A complaint was raised about a team name used at a team chase this month. H&H speaks to organisers, the man who raised the issue and the man who submitted the name
TEAM chasing officials have apologised for any offence caused by a team name that generated a complaint.
A team by the name “Bolox. All Lives Matter” took part in the Grafton chase on 18 October. Grafton chairman Colin Richmond-Watson said under normal circumstances, it would have been spotted before the event.
“This year is very unusual,” he told H&H. “Normally we have a programme and it’s proof-read, but this year it was all done online and we didn’t get the print-out until shortly before the event.
“We have a very small team of volunteers, and 125 entries, very nearly 500 horses, so we were flat out and we didn’t spot it.”
Mr Richmond-Watson said he was disappointed the complaint was not raised on the day, as an apology could have been issued straight away.
“It slipped through the net while we were under pressure, for which we’re very sorry, but it was certainly never our intent to cause offence,” he said. “All we can do is apologise, and make sure it never happens again, which it won’t; we will check all team names.”
British Team Chasing chairman Philip Cowen echoed Mr Richmond-Watson’s apology, and both pointed out that team chasing is a very inclusive sport; all riders from all backgrounds are welcome to, and do, participate.
Mr Cowen told H&H the name was entirely inappropriate.
“We’ve gone out of our way to ensure the sport is accessible to as many people as possible; it’s very open and inclusive,” he said. “We make absolutely sure the opportunity is there for all to take part, and its popularity is booming.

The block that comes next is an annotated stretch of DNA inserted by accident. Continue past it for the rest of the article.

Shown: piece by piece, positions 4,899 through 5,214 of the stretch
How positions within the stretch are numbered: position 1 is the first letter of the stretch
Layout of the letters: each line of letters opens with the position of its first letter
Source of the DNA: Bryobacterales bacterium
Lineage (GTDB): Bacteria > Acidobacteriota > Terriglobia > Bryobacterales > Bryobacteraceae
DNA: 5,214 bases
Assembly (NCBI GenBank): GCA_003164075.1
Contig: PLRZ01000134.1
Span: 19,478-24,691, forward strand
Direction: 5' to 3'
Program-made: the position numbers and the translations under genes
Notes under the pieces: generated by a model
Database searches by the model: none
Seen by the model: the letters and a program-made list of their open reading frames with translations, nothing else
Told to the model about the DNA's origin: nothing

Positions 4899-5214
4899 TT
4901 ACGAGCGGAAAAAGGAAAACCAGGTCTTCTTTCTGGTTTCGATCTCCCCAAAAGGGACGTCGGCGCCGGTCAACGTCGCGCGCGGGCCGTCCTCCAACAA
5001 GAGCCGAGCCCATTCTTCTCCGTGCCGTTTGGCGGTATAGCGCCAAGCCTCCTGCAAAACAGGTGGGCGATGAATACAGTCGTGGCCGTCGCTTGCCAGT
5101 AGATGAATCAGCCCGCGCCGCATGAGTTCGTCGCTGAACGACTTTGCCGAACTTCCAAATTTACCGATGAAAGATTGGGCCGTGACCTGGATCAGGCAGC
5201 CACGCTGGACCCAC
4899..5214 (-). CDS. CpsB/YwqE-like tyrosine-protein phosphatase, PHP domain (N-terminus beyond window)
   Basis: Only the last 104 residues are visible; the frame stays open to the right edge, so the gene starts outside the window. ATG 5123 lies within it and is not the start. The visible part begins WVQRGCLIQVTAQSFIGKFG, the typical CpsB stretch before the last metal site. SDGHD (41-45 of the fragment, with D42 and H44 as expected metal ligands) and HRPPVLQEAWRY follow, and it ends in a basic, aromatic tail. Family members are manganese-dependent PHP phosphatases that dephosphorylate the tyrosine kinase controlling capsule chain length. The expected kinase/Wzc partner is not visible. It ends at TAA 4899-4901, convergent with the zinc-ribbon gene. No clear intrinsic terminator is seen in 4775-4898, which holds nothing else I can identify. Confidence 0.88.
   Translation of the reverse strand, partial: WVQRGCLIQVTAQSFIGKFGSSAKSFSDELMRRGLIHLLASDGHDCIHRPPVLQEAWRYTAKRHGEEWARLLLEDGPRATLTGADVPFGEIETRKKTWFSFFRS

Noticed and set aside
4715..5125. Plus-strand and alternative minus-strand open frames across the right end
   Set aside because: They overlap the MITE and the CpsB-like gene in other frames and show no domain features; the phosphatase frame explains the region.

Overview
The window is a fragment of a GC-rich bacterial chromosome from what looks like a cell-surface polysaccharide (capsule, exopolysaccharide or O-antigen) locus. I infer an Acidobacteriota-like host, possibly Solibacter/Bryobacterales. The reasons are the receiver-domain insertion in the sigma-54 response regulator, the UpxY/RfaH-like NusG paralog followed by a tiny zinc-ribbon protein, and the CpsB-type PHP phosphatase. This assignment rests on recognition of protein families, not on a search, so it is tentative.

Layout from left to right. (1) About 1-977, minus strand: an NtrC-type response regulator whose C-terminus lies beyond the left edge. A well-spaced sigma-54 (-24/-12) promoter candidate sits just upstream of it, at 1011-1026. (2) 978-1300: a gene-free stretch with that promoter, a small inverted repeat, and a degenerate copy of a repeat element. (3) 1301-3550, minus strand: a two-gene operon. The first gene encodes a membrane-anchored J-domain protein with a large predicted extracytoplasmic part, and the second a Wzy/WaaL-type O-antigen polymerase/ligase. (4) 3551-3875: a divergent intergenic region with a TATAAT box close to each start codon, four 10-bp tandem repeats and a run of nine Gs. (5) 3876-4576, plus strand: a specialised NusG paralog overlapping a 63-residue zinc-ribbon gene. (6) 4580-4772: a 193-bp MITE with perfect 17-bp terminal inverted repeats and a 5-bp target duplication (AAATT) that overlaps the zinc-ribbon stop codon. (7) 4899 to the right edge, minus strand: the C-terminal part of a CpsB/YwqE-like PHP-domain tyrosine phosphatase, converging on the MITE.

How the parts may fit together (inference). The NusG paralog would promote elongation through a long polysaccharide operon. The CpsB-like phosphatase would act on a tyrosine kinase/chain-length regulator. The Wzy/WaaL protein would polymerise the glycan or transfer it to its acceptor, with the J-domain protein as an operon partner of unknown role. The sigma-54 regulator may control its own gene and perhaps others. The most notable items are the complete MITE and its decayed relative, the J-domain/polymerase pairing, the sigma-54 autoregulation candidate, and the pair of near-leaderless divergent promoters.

“This was a big event run by a small team and this slipped through unnoticed until it was too late.”
British Racing School finance director Andrew Braithwaite, who was grooming at the event, raised the complaint.
He said: “I feel that the organisers’ allowing a team to compete under the name and the commentator stating the name numerous times was a grave error. I very much hope the team and the organisers had not thought through the significance of using a slogan that is now commonly taken to be a criticism of the Black Lives Matter movement.
He added: “It is of great importance to the future of all equestrian sport that we collectively champion diversity and stage events that are welcoming to all – we should certainly not provide a platform for political statements that are at best divisive.”
The phrase “all lives matter” is controversial as it is seen as downplaying racism and diminishing the voice of BAME people; as Black equestrian and businesswoman Sandra Murphy told H&H: “All lives matter when Black lives matter.”
Mark Smith, who named the team, had previously named one Bollocks to Blair when former prime minister Tony Blair wanted to ban hunting.
He named his four riders and horses so the entry read: “George Floyd’s, Life Matters, Julia Schiffol’s, Life Matters, Captain Tom’s Life Matters. Even Luke Harvey’s Life Matters.”
He told H&H he was making the point that the lives of Black American George Floyd, poisoned Russian Yulia Skripal, veteran Captain Tom and racing presenter Luke all matter.
“I can’t understand how anyone could be offended by saying all lives matter,” he said. “By saying ‘bolox’ in front, it’s taken away any connection to Black Lives Matter [BLM]. Just by understanding English, it’s clear it wasn’t anti-BLM.”
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